Craving a little green? Loose Park is calling your name. A major site for the Battle of Westport during the Civil War (check out the cannons at the south edge), the park was opened in 1927 in honor of local businessman Jacob Loose. Today it’s a beautiful escape to nature with 75 acres of rolling lawns and shady tree alcoves. Stroll by the koi and duck pond, through clusters of massive oaks and maples, and over to the charming rose garden. Dating back to 1931, the rose garden is home to about 4000 roses of 168 varieties. With beautiful blossoms in spring and vibrant colors in fall, the park is perfect for a walk, a dog frolic, a picnic, or simply a breath of nature in the city.

Jazz at the Phoenix

There’s no doubt about it: Kansas City is a jazzy town — literally. The city has a rich jazz and blues legacy dating back to the 1920s and ’30s. Once a hub for vibrant jazz, blues, and ragtime music, KC was home to a thriving scene of dance halls, cabarets, and speakeasies, largely thanks to the workings of political boss Tom Pendergast in the 1930s (let’s just say he wasn’t a big fan of Prohibition). Such was the nightlife scene, in fact, that it earned KC the nickname “Paris of the Plains.” The roaring ’20s and ’30s may be long over, but luckily the jazz scene is still alive and well today. The Phoenix jazz club has a storied (and slightly sordid) history starting in the flourishing Garment District in 1888. Originally a hotel (rumored to be a bordello), the historic brick building housed a speakeasy-style saloon on the first floor and the “hotel” on the second. Today the club hosts local live music and serves down-home tasty eats. Behind a mural of jazz greats, grab a drink and slip into the vibes of KC’s melodic, colorful past and present.

Kauffman center performing arts Kansas City must-see

Kauffman Center for the Performing Arts

A newer addition to the Kansas City skyline, the Kauffman is quickly becoming one of the city’s most iconic landmarks. The fanning modernistic domes rise on the horizon, lighting brilliantly at night to welcome visitors to world-class performances from the Kansas City Symphony, the Kansas City Ballet, the Lyric Opera, and more. If you’re looking for a little sophisticated arts and culture, the Kauffman has you covered. Or if slightly lighter fare is more up your alley — live symphony-accompanied Harry Potter screening, anyone? — they have that, too. And while the building itself is stunning, the real gem (aside from the performances, of course) is the incredible panoramic view of the city from the glass front of the theater.

Food/ Kansas City

Macaron Quest, Part I: Where to find the best macarons in Kansas City

August 8, 2019
best macarons in Kansas City

Let me just preface this by admitting that I am a diehard candy lover. I beeline for pure chocolate, not cookies and pastries. However, there’s an art to the perfect French macaron that’s impossible to resist. Delicately crispy and sugary with a soft, slightly chewy delectable center — what’s not to love?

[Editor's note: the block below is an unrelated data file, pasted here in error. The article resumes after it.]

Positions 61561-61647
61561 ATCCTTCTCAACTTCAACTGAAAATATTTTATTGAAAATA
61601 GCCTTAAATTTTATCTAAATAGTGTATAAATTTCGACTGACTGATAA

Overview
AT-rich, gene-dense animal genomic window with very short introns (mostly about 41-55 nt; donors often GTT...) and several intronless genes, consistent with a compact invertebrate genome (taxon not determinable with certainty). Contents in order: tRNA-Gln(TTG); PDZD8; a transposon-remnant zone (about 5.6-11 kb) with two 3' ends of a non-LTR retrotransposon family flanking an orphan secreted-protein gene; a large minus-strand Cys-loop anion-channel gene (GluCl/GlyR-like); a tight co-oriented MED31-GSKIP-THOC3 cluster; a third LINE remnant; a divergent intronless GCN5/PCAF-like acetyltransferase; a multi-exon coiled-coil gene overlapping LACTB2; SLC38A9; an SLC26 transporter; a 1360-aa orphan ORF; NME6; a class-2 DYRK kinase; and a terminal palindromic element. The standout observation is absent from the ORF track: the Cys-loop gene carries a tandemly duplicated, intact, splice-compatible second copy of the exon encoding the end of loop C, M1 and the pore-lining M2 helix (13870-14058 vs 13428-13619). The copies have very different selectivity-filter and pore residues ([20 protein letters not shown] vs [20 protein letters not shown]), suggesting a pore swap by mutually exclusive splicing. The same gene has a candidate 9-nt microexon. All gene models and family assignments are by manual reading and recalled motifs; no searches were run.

Let’s also get this out of the way right off the bat: we’re not talking about macaroons here. Not the chewy coconut cookies typically found in the U.S. French macarons are delicate sandwich cookies made with almond flour, egg whites, and sugar and filled with various fillings. (Curious to give it a shot yourself? Check out this recipe.)

As far as I can remember, the first macaron I tasted came from the famed Ladurée (the queen of macarons) in Paris. These little cookies are notoriously difficult to make — delicate and requiring a precise technique — and they’re not extremely common in the U.S. I made a batch for French class once, which turned out quite tasty (if I do say so myself) but, unsurprisingly, not nearly as pretty as those at Ladurée. All this said, I couldn’t help wondering: where can one find the best macarons in Kansas City? Can KC’s baking best compete with Paris’s patisseries? Since I’m obsessed with all things French (if you don’t know this yet, it’ll become obvious very quickly) and love research that requires sugary material, a KC macaron quest was clearly in order.

I sought out all the macarons I could find in KC (not counting frozen or pre-made varieties, of course) and came up with six contenders. For the general good, obviously, I rigorously tested all the possibilities. The results? Read on to find out.

(Oh, and in case you’re wondering about the “part I” in the title — stay tuned. Let’s just say part 2 might involve questing for macarons in the true macaron Mecca: the City of Lights …)

*Ranked #6 to #1 — though I should note that all are perfectly tasty options if you’re looking to satisfy your sweet tooth (it’s hard to go truly wrong with macarons, after all)*

 

André’s Confiserie